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Amelia has trouble getting airborne 

In its effort to be one of the first Oscar-bait titles out of the gate, the stately but sterile Amelia ends up stumbling over its own feet. A handsome production that fusses over every detail in order to provide the proper look, this biopic forgets to include any sort of spark necessary to get its motor running.

As aviation pioneer Amelia Earhart, Hilary Swank adroitly mixes tomboy charm with feminist strength, but she's let down by a script (by Ron Bass and Anna Hamilton Phelan) that doesn't allow her to burrow even an inch under her character's skin. Her Amelia is painted in broad strokes, and as such, the dramatizations of her aerial achievements don't carry the power that should automatically go with lofty historical territory of this caliber.

Where the movie most succeeds is in its exploration of Amelia's relationships with two distinct men. Publisher George Putnam (Richard Gere) was the person who discovered Amelia and guided her career; they eventually married, but the film posits that she embarked on an affair with fellow flight expert Gene Vidal (Ewan McGregor) before returning to her loving husband. Swank and Gere don't exude magnetism in their scenes together, but it's not that kind of relationship: Theirs is a partnership forged from mutual respect and common ground, and it's a credit to both performers that the union feels authentic and enviable. As for Amelia's dalliance with Vidal, it's the only time the movie allows its heroine to be recognizably human rather than merely an untouchable icon.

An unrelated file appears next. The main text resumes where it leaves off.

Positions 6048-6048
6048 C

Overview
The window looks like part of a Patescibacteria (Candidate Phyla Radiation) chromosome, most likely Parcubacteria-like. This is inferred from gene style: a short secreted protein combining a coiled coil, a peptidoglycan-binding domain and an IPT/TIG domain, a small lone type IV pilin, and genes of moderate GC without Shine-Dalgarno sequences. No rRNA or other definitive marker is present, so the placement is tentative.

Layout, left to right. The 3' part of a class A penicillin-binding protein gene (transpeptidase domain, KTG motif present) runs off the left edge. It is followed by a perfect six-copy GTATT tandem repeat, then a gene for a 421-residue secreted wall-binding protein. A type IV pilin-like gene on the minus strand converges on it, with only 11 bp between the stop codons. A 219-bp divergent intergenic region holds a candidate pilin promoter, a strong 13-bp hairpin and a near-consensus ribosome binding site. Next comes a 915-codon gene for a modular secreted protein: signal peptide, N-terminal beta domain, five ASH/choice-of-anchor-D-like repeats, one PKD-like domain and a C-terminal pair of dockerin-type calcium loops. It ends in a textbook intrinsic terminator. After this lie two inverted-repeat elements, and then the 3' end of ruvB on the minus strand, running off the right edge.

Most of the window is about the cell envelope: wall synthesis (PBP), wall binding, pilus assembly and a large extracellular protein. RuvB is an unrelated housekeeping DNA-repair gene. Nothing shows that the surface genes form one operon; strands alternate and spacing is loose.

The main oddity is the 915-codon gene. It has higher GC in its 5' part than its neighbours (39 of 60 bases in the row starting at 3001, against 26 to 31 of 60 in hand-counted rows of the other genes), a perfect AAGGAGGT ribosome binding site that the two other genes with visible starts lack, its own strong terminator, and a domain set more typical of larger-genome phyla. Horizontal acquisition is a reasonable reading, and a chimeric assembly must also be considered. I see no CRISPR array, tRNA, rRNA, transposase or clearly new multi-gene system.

The final portion of the picture naturally centers on the ill-fated 1937 flight that led to the disappearance of Earhart and navigator Fred Noonan (Christopher Eccleston) over the Pacific Ocean. Despite our knowing the outcome, this segment is fairly tense, although some feeble fabrications surrounding the tragedy prove to be as daft as the cinematic theory that the Titanic sank because the watchmen were too busy watching DiCaprio and Winslet smooch to notice the iceberg right in front of them.

We've seen it before: An independent director gets seduced by mainstream Hollywood and ends up taming his or her wild side in order to toe the studio line. Here, the unfortunate one is Mira Nair, whose Monsoon Wedding and Mississippi Masala were vibrant, colorful achievements that brought life and vigor to the big screen. Conversely, her take on Amelia Earhart seems earmarked for a day at the museum.

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